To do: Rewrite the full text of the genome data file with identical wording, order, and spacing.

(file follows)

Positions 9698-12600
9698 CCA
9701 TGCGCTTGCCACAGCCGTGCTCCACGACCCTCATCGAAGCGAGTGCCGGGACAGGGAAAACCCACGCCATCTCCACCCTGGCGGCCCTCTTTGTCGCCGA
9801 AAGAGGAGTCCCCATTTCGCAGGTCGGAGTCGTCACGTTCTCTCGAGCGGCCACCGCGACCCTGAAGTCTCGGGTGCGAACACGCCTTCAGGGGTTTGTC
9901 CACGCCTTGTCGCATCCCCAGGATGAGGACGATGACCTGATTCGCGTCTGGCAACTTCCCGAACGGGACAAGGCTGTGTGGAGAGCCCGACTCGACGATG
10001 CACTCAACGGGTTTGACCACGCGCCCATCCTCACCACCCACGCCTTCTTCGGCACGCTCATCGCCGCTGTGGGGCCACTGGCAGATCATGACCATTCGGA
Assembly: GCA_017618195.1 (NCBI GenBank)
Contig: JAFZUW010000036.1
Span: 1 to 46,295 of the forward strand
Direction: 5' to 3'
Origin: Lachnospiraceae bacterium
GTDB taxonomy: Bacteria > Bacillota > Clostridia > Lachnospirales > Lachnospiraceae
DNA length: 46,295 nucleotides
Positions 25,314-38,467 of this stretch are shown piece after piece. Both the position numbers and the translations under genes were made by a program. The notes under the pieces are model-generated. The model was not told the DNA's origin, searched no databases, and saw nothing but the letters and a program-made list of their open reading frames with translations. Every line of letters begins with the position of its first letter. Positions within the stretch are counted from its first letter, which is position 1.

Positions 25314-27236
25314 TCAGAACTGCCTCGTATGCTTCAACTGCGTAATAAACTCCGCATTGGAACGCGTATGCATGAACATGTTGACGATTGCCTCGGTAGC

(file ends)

Positions 9698-12600
9698 CCA
9701 TGCGCTTGCCACAGCCGTGCTCCACGACCCTCATCGAAGCGAGTGCCGGGACAGGGAAAACCCACGCCATCTCCACCCTGGCGGCCCTCTTTGTCGCCGA
9801 AAGAGGAGTCCCCATTTCGCAGGTCGGAGTCGTCACGTTCTCTCGAGCGGCCACCGCGACCCTGAAGTCTCGGGTGCGAACACGCCTTCAGGGGTTTGTC
9901 CACGCCTTGTCGCATCCCCAGGATGAGGACGATGACCTGATTCGCGTCTGGCAACTTCCCGAACGGGACAAGGCTGTGTGGAGAGCCCGACTCGACGATG
10001 CACTCAACGGGTTTGACCACGCGCCCATCCTCACCACCCACGCCTTCTTCGGCACGCTCATCGCCGCTGTGGGGCCACTGGCAGATCATGACCATTCGGA
Assembly: GCA_017618195.1 (NCBI GenBank)
Contig: JAFZUW010000036.1
Span: 1 to 46,295 of the forward strand
Direction: 5' to 3'
Origin: Lachnospiraceae bacterium
GTDB taxonomy: Bacteria > Bacillota > Clostridia > Lachnospirales > Lachnospiraceae
DNA length: 46,295 nucleotides
Positions 25,314-38,467 of this stretch are shown piece after piece. Both the position numbers and the translations under genes were made by a program. The notes under the pieces are model-generated. The model was not told the DNA's origin, searched no databases, and saw nothing but the letters and a program-made list of their open reading frames with translations. Every line of letters begins with the position of its first letter. Positions within the stretch are counted from its first letter, which is position 1.

Positions 25314-27236
25314 TCAGAACTGCCTCGTATGCTTCAACTGCGTAATAAACTCCGCATTGGAACGCGTATGCATGAACATGTTGACGATTGCCTCGGTAGC